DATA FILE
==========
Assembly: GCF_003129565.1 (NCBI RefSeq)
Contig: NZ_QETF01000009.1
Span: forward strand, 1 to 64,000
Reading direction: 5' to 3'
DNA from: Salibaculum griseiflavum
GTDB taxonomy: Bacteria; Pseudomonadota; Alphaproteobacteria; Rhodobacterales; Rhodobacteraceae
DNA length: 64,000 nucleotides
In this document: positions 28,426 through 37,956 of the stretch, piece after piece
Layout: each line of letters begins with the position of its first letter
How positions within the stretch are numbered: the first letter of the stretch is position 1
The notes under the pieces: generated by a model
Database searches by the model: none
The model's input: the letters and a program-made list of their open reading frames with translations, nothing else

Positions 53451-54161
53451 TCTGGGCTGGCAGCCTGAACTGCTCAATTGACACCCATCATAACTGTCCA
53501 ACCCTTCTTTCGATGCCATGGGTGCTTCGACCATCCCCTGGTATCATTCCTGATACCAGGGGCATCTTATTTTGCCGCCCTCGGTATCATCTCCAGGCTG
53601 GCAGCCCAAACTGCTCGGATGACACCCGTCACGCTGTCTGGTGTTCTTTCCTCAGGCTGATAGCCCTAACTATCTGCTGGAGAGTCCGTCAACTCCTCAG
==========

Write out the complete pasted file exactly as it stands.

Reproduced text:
Assembly: GCF_003129565.1 (NCBI RefSeq)
Contig: NZ_QETF01000009.1
Span: forward strand, 1 to 64,000
Reading direction: 5' to 3'
DNA from: Salibaculum griseiflavum
GTDB taxonomy: Bacteria; Pseudomonadota; Alphaproteobacteria; Rhodobacterales; Rhodobacteraceae
DNA length: 64,000 nucleotides
In this document: positions 28,426 through 37,956 of the stretch, piece after piece
Layout: each line of letters begins with the position of its first letter
How positions within the stretch are numbered: the first letter of the stretch is position 1
The notes under the pieces: generated by a model
Database searches by the model: none
The model's input: the letters and a program-made list of their open reading frames with translations, nothing else

Positions 53451-54161
53451 TCTGGGCTGGCAGCCTGAACTGCTCAATTGACACCCATCATAACTGTCCA
53501 ACCCTTCTTTCGATGCCATGGGTGCTTCGACCATCCCCTGGTATCATTCCTGATACCAGGGGCATCTTATTTTGCCGCCCTCGGTATCATCTCCAGGCTG
53601 GCAGCCCAAACTGCTCGGATGACACCCGTCACGCTGTCTGGTGTTCTTTCCTCAGGCTGATAGCCCTAACTATCTGCTGGAGAGTCCGTCAACTCCTCAG